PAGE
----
Photograph of Anil Chawla


Author - Anil Chawla

Analysis of the impact of the affordability of technical education on the country's growth.

The fees and other expenses that a student has to incur for getting technical education has increased to such a high level that good technical education has reached outside the budget of most middle and lower middle income families. It is easy to link the fees with the cost of technical education and argue for elimination of subsidies. However, the social ramifications of a technical education which is unaffordable by the majority of the population of the country cannot be ignored. Proponents of so-called economic reforms treat all technical education as elitist and talk of universal primary education. They refuse to treat technical education as a national investment essential for growth. Sinister designs of the developed countries behind their well crafted arguments need to be exposed. It is necessary that we understand the policies that have led to the development of India as a nuclear power capable of mastering the latest technologies. All attempts to change the policies which have been successful with ill-conceived systems that ape the American system of prohibitively expensive university education must be resisted at all levels.

Pandit Jawaharlal Nehru, the First Prime minister of India after independence saw technical education as the key to India's growth. It was due to Nehru's vision that large sums were invested in building institutions like Indian Institutes of Technology (IIT's), Regional Engg. Colleges (REC's) etc. The Nehruvian Socialist Vision looked at technical education from a dual perspective:- (a) Social Ladder for persons from the economically weaker sections of society and (b) Investment in development of nation's technical capabilities. Selecting the most talented students from a wide cross-section of society and giving them the best possible technical education at highly affordable rates was fundamental to the Nehruvian vision. It was due to this policy of highly subsidized higher technical education that the tuition fees in IIT's during the late seventies and eighties was just about Rs. 200- per year. In addition there were many scholarships for almost everyone who had trouble meeting the expenses of mess etc. During this period it was not unusual to meet the son of a roadside cobbler or street hawker or clerk studying at IIT.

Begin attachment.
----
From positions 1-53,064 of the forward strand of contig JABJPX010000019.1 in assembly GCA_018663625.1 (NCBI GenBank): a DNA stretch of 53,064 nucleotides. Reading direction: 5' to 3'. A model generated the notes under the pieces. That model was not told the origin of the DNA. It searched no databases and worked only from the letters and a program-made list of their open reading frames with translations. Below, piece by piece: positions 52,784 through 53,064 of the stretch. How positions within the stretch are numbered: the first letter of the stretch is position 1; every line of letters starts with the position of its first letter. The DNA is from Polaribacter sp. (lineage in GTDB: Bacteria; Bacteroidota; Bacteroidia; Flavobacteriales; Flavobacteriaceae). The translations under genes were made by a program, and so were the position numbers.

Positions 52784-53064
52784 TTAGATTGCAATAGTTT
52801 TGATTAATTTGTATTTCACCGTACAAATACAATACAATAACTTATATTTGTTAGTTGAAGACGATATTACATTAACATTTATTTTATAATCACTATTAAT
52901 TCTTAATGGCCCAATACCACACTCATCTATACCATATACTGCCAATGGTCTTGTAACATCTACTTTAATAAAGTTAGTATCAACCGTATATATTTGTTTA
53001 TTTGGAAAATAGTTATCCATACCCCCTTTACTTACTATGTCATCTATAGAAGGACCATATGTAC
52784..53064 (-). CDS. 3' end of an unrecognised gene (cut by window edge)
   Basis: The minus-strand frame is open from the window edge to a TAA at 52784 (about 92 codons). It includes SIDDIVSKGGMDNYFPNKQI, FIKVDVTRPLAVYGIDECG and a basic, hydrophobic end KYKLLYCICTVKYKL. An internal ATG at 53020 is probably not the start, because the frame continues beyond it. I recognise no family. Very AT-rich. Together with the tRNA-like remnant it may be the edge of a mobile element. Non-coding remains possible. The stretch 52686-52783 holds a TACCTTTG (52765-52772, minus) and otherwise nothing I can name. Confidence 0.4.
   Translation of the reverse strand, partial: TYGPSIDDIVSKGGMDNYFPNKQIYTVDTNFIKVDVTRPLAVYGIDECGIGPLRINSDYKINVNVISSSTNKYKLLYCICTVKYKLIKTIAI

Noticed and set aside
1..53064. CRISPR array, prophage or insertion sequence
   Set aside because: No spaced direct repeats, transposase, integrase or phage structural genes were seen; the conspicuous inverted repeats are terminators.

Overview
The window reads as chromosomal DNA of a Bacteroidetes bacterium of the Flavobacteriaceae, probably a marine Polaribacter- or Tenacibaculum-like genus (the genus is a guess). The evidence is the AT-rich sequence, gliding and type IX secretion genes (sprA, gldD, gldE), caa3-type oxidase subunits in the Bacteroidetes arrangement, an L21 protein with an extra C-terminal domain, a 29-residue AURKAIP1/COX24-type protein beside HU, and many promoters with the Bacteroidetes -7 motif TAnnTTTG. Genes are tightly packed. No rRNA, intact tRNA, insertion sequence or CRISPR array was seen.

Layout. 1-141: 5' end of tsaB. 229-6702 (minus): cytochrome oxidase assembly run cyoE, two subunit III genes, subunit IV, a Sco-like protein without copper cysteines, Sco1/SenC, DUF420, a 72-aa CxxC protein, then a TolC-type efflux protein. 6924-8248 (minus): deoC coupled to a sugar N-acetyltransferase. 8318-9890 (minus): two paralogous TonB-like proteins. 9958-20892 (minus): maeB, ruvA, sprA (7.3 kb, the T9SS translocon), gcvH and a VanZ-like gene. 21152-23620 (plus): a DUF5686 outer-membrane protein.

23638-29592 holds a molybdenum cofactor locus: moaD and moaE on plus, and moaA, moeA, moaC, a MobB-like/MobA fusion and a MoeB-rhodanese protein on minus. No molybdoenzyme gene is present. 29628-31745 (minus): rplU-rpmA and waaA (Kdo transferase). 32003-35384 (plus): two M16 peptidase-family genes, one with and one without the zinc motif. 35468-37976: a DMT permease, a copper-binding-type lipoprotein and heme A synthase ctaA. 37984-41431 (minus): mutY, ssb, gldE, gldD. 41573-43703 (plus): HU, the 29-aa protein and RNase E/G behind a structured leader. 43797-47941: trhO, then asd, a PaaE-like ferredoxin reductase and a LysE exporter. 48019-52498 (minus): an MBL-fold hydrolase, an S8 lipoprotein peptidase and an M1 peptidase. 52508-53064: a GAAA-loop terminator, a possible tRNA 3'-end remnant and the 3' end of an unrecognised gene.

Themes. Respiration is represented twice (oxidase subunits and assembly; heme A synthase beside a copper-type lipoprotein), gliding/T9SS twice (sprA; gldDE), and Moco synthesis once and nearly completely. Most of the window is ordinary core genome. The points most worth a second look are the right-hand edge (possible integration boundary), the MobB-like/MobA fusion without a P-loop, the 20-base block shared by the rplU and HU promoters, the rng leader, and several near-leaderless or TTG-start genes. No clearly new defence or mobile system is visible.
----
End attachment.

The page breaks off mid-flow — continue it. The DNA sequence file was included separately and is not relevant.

Nehruvian policies led to admission tests for IIT's and REC's becoming national events wherein more than a million students participated every year and a handful were selected. Naturally, this selection process threw up the best talent that could compete eventually with the best of the world. The competitive advantage that India enjoys today as a technological powerhouse and the success stories of Indian technocrats across the globe are a result of the nation-wide selection and grooming of talent initiated by Nehruvian policies.

The western world criticized the Nehruvian policies as elitist and harmful for a developing country. The social development path recommended by the developed world prescribes that developing countries should concentrate their resources on primary education or basic technical skill development only and should not venture into highly sophisticated areas of technical education. This is a modern version of imperialist educational policy - the developing countries should produce clerks, workers, mechanics etc. and should be dependent on the developed world for all technology ; a developing country that tries to become self-sufficient in high technology or tries to develop capabilities to challenge the monopoly of the almighty powers in the area of technology needs to be condemned. History will always remember Nehru and Indira Gandhi for resisting the pressures of the developed world and building an Indian technological base.

Manmohan Singh and others who have followed him have fallen in the trap of the developed countries. It stands to reason that if the total number of candidates who are appearing for IIT Joint Entrance Examination is reduced due to economic considerations from Two Lakhs to may be One Lakh, even though the number of successful students will remain unaffected, the level of talent would go down and a large number of would-be-world-class -technocrats will lose the chance to be technocrats. This leads to a two-fold damage -